Do you believe in UFOs?
Sure, I do! I do. I do. You know, I think that we would be, as a society, incredibly arrogant to think that we're the only life out there in our existence, in our galaxy. I haven't actually seen a UFO. I thought I did, but then I realized that it, again, was the alcohol that I had consumed. [laughs]
What sort of UFO information have you studied or read up on?
Well, there's incredible footage out there that's hard to dismiss. And you know, I'm grateful to Andy, because Andy was born in Roswell, New Mexico, he's very passionate about UFOs and alien life. And his whole office is decorated--and this was prior [to] even doing this movie--with alien life. And he's very passionate about that, and he's a big believer. He supplied all of us actors with hours of footage that we were able to view, and the archival footage was really spectacular. And upon seeing that, if you're a non-believer, it's hard not to question your beliefs.
In this film and others that you've done, you demonstrate a flair for comic timing. Have you always been a big comedy fan?
Well, that's interesting...I like laughing and having a good time. I think we all do. I've always been drawn to comedy, though, even when I was younger. Like my favorite movie when I was eight years old was Stir Crazy. And I had no business watching Stir Crazy when I was eight years old. However, I was a big fan of comedy then, especially self-deprecating comedy. And you'll see that in a lot of my movies, if I can try and inject humor and comedy, then I do. And I'm drawn to comedy. I always think that if you can make people laugh and feel good, it's a pretty special and cool thing.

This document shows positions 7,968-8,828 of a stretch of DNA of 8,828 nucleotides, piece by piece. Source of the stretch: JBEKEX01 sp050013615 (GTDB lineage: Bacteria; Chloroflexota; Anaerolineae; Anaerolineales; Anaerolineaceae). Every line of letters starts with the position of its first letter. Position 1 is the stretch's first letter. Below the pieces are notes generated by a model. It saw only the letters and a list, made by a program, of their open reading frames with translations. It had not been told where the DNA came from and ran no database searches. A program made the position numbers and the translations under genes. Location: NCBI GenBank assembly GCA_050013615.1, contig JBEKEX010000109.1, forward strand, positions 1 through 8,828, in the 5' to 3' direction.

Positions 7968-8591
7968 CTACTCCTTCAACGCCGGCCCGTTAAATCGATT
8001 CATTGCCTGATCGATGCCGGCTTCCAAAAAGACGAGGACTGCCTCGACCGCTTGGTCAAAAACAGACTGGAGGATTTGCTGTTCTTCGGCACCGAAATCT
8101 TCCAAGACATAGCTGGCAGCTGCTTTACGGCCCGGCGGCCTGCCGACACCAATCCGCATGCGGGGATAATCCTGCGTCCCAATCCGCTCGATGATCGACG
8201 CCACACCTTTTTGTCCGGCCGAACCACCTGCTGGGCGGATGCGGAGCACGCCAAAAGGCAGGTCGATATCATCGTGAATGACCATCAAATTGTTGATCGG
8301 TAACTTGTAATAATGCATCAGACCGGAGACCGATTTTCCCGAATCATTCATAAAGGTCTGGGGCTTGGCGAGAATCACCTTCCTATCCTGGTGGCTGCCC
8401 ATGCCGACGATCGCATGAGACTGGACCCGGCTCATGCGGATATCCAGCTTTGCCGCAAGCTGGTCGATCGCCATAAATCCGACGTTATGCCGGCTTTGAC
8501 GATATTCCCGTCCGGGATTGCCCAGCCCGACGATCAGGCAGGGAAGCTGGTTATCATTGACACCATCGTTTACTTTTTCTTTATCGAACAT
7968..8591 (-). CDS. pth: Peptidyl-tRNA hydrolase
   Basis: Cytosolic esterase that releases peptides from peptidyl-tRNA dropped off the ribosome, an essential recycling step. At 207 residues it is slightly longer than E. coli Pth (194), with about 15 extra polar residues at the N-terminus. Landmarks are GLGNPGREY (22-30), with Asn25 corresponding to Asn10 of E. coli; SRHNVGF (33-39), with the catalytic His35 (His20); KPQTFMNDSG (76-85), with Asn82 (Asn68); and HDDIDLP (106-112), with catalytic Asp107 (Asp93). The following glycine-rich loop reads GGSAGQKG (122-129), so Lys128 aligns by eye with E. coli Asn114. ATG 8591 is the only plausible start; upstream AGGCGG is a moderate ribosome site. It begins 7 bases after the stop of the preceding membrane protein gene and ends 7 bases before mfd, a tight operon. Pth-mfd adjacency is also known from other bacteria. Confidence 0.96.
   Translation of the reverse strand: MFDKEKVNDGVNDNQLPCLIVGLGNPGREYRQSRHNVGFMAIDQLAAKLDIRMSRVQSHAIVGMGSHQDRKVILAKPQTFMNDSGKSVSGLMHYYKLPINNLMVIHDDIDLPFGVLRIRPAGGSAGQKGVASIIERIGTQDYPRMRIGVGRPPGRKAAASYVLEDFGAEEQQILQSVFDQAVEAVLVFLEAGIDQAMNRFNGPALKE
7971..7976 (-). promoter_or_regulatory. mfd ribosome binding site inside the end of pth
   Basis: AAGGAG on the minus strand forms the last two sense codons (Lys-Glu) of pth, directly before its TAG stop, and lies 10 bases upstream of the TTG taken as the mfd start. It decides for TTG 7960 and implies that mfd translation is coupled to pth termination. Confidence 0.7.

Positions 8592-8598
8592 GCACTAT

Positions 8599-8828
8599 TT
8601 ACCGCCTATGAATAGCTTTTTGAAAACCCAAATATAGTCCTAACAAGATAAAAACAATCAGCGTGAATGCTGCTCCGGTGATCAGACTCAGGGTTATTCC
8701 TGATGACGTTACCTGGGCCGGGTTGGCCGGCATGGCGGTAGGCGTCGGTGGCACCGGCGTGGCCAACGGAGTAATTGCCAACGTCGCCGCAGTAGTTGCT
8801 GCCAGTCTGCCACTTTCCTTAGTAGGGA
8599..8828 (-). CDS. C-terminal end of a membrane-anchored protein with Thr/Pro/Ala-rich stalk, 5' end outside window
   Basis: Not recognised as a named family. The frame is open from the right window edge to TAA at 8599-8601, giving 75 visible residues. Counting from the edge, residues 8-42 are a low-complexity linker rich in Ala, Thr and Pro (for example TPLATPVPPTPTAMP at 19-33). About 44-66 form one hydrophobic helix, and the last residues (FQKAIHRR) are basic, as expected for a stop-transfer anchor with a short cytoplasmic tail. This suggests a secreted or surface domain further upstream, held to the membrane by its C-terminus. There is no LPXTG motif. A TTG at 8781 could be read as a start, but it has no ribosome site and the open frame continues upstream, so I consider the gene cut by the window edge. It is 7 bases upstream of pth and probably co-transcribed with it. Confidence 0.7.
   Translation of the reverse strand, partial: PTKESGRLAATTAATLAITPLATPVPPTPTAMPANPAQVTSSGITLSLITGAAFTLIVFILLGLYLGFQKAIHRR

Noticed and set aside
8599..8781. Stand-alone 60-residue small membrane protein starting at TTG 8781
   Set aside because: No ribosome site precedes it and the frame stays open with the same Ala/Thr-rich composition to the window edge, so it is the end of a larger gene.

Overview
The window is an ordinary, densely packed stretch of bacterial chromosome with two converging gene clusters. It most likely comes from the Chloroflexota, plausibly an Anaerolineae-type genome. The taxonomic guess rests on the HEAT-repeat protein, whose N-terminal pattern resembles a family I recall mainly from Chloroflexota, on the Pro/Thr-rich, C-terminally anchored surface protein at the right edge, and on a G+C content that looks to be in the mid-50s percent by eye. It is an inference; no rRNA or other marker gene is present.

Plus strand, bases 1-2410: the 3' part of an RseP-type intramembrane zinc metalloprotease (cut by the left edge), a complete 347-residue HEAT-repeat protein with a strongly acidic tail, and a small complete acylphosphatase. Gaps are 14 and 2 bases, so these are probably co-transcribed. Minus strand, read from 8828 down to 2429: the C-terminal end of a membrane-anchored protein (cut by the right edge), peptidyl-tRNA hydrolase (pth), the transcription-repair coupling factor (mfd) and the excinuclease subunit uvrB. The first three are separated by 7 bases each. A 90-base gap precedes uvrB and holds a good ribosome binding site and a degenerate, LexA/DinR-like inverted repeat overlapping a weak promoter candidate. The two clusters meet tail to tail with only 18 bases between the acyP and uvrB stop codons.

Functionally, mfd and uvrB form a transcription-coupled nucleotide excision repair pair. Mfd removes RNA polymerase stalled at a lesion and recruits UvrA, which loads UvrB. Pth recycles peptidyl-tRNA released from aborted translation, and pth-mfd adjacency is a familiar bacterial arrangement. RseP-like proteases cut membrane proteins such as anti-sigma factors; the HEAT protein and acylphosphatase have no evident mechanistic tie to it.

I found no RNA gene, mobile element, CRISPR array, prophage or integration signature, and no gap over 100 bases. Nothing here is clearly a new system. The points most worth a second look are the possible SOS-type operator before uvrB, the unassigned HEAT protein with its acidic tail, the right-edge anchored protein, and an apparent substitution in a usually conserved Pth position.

One of the more comic moments involves Jack being at odds with a dog. What's the acting dynamic like when your co-star is a canine?
[laughs] It's incredibly humbling because he steals the scene from you. You know, I'm always a fan of animals. Especially if it's done creatively and funny. And I think what always makes the animal in movies work is if there's a great collision with the other character. And that's where I think you find the comedy, is when the animal is paired with someone who doesn't quite like animals that much. [laughs]
And how was the dynamic with your human co-stars, AnnaSophia Robb and Alexander Ludwig?
They were great. You know, I think in any movie, whether it's an action or a comedy or a drama, you always rely on your partner and the volley. But very specifically, it's very important [in comedy], just in terms of its timing and having a great partner. And those guys were great. They're talented, talented kids. So it was great to work with them. And it's always really cool to see child actors who still maintain being a child, and also have this pretty good capacity about acting and understanding the process, and watching their process, as well. So they were great. And they were great in the movie, too.
Thanks for your time.
Thanks for coming out, guys. I know it was a far drive. Thank you!